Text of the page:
Calmer waters at CSD meeting
By Terri Hill
At the March 2nd General Board Meeting of the PPHCSD, a crowd not quite as large as that of the previous meeting turned out to continue discussions about Conservation Measures and State Water Board Compliance.
General Manager Don Bartz began the meeting with a return presentation on the choice by the Board to go forward with a plan to blend water from different wells in order to bring the average Chromium 6 levels to less than 10 parts per billion (ppb). Although Bartz had given a similar presentation when the Board voted on the proposed plan and again in shorter versions at multiple meetings since, he and the Board felt that with so many in attendance and so much confusion over the issue, it was a good time to revisit the plan and clear up misconceptions.
Bartz covered the other options, including treatment, which carry more exorbitant costs and explained how the water will be brought from wells on the dairy property to wells in the district that exceed the State maximum ppb. The dairy wells have a near zero Chromium 6 level and when mixed with the wells that average 10-13 ppb, should bring the PPHCSD water supply to the targeted 8ppb.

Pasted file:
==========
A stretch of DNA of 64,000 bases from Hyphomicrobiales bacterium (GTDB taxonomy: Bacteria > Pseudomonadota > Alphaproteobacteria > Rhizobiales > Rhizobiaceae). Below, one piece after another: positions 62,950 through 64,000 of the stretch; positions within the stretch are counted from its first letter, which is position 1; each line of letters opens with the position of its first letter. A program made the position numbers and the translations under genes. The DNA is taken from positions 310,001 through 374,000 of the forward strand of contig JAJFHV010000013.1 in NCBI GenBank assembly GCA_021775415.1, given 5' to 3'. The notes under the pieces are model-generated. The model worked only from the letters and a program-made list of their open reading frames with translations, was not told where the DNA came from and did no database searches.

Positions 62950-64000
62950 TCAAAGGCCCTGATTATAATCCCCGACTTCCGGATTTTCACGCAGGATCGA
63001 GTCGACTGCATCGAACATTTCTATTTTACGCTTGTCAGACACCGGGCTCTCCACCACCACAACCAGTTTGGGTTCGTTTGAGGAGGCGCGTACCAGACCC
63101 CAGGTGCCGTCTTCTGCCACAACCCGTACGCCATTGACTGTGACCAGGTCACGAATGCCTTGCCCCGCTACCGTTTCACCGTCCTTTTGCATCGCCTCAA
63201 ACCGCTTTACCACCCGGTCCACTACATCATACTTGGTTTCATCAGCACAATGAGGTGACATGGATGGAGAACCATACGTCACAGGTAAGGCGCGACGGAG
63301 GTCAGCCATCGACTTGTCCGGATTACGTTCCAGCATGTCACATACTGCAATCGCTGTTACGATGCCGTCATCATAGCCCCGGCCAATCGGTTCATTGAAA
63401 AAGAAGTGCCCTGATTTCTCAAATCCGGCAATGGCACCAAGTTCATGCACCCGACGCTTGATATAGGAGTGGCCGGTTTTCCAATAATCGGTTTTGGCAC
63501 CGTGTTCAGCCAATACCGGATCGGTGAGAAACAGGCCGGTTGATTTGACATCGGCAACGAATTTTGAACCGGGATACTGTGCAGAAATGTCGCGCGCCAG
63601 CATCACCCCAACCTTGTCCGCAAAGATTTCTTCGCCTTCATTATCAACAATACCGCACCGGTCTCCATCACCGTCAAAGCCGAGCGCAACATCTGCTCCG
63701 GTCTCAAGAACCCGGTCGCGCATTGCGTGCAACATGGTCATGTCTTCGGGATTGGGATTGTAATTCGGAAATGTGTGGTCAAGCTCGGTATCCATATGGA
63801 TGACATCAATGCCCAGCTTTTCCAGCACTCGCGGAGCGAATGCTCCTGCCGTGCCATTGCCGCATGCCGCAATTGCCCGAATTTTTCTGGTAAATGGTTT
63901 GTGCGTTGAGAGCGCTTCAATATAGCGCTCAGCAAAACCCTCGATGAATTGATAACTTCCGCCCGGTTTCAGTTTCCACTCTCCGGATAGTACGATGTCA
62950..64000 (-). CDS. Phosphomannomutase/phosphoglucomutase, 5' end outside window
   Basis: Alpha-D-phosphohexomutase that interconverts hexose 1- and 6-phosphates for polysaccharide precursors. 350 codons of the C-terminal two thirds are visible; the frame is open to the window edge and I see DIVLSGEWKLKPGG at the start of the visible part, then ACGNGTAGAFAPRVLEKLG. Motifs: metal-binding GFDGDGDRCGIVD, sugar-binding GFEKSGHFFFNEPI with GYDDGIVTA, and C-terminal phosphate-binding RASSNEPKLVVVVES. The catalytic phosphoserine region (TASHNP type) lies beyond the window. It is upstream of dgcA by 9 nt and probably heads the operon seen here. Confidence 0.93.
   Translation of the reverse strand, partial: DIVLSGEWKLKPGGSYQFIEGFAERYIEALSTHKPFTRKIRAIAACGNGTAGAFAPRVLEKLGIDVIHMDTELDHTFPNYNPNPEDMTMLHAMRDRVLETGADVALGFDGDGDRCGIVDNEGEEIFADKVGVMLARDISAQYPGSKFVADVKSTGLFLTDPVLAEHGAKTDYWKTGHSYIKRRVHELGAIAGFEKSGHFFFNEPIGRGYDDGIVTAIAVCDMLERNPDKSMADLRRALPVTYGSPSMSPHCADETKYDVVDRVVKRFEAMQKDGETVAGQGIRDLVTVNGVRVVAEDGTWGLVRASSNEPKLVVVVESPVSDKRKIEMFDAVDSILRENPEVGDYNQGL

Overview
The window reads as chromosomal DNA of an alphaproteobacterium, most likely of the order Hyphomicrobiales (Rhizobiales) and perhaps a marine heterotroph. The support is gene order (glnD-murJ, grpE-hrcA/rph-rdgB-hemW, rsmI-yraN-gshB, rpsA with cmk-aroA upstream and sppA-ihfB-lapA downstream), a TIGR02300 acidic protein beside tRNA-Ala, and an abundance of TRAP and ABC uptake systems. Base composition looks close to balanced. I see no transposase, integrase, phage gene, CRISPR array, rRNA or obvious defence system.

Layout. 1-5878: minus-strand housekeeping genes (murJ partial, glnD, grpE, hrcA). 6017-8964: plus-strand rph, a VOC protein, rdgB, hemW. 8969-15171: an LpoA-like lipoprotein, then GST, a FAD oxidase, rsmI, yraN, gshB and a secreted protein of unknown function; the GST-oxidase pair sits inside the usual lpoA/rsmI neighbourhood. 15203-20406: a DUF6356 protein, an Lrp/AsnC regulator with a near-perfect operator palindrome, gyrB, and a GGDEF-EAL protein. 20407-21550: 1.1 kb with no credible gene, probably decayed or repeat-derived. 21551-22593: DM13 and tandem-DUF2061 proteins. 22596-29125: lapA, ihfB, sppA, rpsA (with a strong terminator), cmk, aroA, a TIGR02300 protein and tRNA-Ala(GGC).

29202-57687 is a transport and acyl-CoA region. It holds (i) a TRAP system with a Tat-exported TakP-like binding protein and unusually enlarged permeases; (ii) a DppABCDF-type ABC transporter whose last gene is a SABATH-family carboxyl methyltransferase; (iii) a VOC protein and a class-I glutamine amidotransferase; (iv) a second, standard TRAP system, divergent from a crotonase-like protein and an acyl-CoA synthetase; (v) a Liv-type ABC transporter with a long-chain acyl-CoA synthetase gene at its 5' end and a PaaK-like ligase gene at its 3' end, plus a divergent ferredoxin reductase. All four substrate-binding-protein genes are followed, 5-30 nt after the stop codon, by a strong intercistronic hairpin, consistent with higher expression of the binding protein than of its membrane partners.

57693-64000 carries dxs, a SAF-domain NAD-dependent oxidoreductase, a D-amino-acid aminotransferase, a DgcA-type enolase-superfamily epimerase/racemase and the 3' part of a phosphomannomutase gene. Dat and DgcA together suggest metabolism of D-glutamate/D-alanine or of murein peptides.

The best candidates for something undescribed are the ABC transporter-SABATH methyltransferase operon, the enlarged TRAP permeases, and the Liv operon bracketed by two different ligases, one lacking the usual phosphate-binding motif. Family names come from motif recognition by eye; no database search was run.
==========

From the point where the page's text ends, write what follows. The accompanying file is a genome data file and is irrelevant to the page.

Ordinance No. 2016-01, Establishing Conservation Measures, returned to the Board for reconsideration after revisions from February had been made. One of the fine points addressed by customers and the Board was the designation by the State Water Board of the District as an urban water district. The argument was made that the area is considered rural when the State bills residents for a fire protection fee. Attorney Steve Kennedy explained that a rural/urban district is defined by legislation, not the Water Board, so they would not be able to change the District’s status.
The Board also considered a ‘Resolution in Support of a Rural Community’ proposed by Director Cathy Pace. On the eve of a community meeting with County officials to discuss the Community Plan, Pace felt it was important to reassert the District’s desire to remain a rural community with 2.5 acre lots and limited development. Board President Dan Whalen agreed with Pace. Directors Roberts, Brandon, and Morrissette agreed that it would be a redundancy, as the Community Plan established at the formation of the PPHCSD already addresses the issue and has not changed. It was decided that the formal resolution should be written and brought to the Board again at the next meeting.